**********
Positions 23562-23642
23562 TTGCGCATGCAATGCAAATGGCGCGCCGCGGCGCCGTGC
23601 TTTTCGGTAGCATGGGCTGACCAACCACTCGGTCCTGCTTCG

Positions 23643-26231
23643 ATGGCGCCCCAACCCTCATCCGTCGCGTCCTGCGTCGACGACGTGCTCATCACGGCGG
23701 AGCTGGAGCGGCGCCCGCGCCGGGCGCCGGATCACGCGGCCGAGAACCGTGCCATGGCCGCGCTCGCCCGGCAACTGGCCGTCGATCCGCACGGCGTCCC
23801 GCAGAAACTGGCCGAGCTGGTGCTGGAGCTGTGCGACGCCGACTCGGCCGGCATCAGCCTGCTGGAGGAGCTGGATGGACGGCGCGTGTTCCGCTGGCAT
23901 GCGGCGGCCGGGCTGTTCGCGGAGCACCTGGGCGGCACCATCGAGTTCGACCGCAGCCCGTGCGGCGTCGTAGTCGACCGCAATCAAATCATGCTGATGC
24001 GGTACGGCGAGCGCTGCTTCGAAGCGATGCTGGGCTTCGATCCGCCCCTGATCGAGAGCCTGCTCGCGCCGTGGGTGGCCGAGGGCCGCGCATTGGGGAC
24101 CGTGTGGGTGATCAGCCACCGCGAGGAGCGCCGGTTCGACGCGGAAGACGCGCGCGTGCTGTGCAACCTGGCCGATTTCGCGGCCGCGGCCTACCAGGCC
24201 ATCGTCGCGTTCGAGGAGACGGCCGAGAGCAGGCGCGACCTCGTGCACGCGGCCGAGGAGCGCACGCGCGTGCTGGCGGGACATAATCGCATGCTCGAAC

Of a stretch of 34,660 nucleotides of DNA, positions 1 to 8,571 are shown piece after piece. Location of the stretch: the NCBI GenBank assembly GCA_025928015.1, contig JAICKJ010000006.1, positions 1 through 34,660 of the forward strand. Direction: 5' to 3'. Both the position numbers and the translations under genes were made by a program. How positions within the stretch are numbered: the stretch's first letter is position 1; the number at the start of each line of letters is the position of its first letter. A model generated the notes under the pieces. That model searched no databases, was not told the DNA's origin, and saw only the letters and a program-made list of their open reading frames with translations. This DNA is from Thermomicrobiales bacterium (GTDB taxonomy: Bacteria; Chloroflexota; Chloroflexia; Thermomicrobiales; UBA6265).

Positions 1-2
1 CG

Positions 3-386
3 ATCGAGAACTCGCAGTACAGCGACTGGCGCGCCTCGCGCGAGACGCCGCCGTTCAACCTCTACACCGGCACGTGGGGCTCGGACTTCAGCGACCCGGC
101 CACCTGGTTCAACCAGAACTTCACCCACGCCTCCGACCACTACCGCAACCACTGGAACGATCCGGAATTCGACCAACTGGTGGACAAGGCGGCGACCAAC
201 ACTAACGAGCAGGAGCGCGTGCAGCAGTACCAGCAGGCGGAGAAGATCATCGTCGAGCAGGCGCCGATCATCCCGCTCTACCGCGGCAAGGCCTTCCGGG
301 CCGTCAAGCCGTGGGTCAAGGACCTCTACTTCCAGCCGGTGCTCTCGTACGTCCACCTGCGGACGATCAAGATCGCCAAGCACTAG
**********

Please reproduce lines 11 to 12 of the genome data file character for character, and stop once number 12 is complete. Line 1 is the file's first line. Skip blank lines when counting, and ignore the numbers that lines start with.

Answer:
24201 ATCGTCGCGTTCGAGGAGACGGCCGAGAGCAGGCGCGACCTCGTGCACGCGGCCGAGGAGCGCACGCGCGTGCTGGCGGGACATAATCGCATGCTCGAAC

Of a stretch of 34,660 nucleotides of DNA, positions 1 to 8,571 are shown piece after piece. Location of the stretch: the NCBI GenBank assembly GCA_025928015.1, contig JAICKJ010000006.1, positions 1 through 34,660 of the forward strand. Direction: 5' to 3'. Both the position numbers and the translations under genes were made by a program. How positions within the stretch are numbered: the stretch's first letter is position 1; the number at the start of each line of letters is the position of its first letter. A model generated the notes under the pieces. That model searched no databases, was not told the DNA's origin, and saw only the letters and a program-made list of their open reading frames with translations. This DNA is from Thermomicrobiales bacterium (GTDB taxonomy: Bacteria; Chloroflexota; Chloroflexia; Thermomicrobiales; UBA6265).